Bamberga

Bamberga

[′bäm‚bər·gə]
(astronomy)
An asteroid with a diameter of about 129 miles (215 kilometers), mean distance from the sun of 2.686 astronomical units, and C-type surface composition.
McGraw-Hill Dictionary of Scientific & Technical Terms, 6E, Copyright © 2003 by The McGraw-Hill Companies, Inc.
References in periodicals archive ?
[23.] Bamberga M, Rizzi M, Gadaleta F, Grechi A, Baiardini R, Fanfulla F, et al.
0 denotes no asteroids, 4 as perturbers are asteroids: (1) Ceres, (2) Pallas, (4) Vesta, and (10) Hygiea, additions for 16 asteroids: (3) Juno, (6) Hebe, (7) Iris, (15) Eunomia, (16) Psyche, (29) Amphitrite, (52) Europa, (65) Cybele, (88) Thisbe, (511) Davida, and (704) Interamnia, and additions for 25 asteroids: (11) Parthenope, (14) Irene, (56) Melete, (63) Ausonia, (135) Hertha, (259) Aletheia, (324) Bamberga, (419) Aurelia, and (532) Herculina (see Table 6 in Chesley et al.
Asteroid 324 Bamberga reaches opposition near the Circlet of Pisces on September 13th, when it's just 0.81 a.u.
The main-belt asteroid 324 Bamberga has a very ordinary orbital period of 4.395 years, but its unusually high orbital eccentricity (0.34) brings it closer to Earth than any other asteroid so large ever comes.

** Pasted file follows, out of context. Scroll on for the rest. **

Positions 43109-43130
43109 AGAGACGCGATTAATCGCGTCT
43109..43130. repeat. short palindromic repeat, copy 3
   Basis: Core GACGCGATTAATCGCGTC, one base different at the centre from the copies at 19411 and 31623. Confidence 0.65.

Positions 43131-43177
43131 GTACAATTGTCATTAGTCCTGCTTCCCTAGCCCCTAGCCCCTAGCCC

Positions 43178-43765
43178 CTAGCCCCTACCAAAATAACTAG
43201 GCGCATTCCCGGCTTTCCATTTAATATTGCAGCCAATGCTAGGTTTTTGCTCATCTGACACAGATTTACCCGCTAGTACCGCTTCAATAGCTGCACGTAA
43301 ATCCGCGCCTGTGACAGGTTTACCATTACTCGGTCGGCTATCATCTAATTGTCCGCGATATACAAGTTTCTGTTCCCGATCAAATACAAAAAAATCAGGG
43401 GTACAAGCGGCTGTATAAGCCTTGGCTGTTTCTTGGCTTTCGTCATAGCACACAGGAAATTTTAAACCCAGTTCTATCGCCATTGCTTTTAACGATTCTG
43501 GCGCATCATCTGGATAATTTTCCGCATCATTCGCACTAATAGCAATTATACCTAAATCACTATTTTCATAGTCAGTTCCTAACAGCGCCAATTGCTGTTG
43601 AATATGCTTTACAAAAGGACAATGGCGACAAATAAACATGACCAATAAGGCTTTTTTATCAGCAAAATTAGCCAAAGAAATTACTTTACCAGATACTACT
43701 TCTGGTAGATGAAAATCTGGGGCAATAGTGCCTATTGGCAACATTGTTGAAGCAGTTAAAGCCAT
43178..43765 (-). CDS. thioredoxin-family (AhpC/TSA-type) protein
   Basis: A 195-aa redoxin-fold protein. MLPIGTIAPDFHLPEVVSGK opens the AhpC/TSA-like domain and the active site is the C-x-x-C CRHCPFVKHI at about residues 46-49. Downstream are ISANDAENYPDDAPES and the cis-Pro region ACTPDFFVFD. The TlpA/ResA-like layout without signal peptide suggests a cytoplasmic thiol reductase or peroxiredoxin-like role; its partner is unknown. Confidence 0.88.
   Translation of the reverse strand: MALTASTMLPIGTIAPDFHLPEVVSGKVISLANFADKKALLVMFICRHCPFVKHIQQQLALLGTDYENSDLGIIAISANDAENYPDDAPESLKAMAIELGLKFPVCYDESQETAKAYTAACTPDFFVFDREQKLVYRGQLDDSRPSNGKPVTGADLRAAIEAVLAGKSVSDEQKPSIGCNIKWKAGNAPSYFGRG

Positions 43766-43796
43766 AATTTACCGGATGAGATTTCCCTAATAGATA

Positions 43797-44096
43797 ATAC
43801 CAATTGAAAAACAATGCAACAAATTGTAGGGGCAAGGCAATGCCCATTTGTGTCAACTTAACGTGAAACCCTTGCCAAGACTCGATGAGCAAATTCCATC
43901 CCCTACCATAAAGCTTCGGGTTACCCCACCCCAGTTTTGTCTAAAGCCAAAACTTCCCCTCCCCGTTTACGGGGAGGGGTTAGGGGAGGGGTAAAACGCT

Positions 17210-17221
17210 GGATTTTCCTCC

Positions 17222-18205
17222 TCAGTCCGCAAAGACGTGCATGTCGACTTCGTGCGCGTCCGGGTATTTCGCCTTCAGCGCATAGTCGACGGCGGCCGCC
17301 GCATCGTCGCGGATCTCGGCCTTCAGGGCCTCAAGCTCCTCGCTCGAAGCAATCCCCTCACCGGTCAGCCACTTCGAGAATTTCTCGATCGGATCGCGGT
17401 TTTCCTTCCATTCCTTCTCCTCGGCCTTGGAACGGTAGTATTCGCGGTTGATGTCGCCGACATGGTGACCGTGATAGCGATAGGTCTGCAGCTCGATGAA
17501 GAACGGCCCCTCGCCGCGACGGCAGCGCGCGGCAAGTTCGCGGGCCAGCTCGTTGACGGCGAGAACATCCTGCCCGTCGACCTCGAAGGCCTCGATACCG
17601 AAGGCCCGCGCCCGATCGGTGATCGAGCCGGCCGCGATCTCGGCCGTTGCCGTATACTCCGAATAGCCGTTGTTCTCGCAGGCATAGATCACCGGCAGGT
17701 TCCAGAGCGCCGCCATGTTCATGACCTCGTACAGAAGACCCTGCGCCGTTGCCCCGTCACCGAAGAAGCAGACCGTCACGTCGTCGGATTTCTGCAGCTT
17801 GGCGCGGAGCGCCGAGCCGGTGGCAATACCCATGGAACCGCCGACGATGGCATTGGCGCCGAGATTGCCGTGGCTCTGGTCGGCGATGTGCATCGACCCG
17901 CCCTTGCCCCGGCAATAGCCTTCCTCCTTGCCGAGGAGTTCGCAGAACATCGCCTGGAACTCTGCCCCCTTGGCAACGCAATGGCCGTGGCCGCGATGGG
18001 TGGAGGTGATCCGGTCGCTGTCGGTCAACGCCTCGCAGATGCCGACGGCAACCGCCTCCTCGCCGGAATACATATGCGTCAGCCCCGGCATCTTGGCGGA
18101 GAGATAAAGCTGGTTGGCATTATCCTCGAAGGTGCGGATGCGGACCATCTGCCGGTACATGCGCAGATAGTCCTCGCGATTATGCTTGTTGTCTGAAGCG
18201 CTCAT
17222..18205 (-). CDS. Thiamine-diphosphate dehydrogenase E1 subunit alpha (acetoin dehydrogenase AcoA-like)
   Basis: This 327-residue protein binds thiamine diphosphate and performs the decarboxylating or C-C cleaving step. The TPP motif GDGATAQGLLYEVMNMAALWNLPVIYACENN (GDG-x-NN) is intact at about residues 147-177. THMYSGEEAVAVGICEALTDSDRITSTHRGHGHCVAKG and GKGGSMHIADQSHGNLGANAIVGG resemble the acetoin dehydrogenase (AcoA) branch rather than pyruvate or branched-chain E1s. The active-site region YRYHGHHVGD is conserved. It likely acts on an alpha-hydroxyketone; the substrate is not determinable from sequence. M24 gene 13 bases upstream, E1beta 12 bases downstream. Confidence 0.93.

Bamberga is magnitude 9.5 on August 1st, 8.4 by September 1st, 8.1 at opposition on September 13th, 8.5 October 1st, and 9.3 November 1st.
Although it was discovered much earlier and hence is much lower-numbered than Bamberga, 7 Iris is similarly bright around its opposition this summer.
Iris is the same size as Bamberga but has a much more reflective surface (albedo 28%), and this makes up for its being farther away.
About 25 years ago, the asteroid 324 Bamberga caught the attention of researchers seeking the origin of carbonaceous meteorites because it was found to have an albedo (reflectivity) of only 6 percent.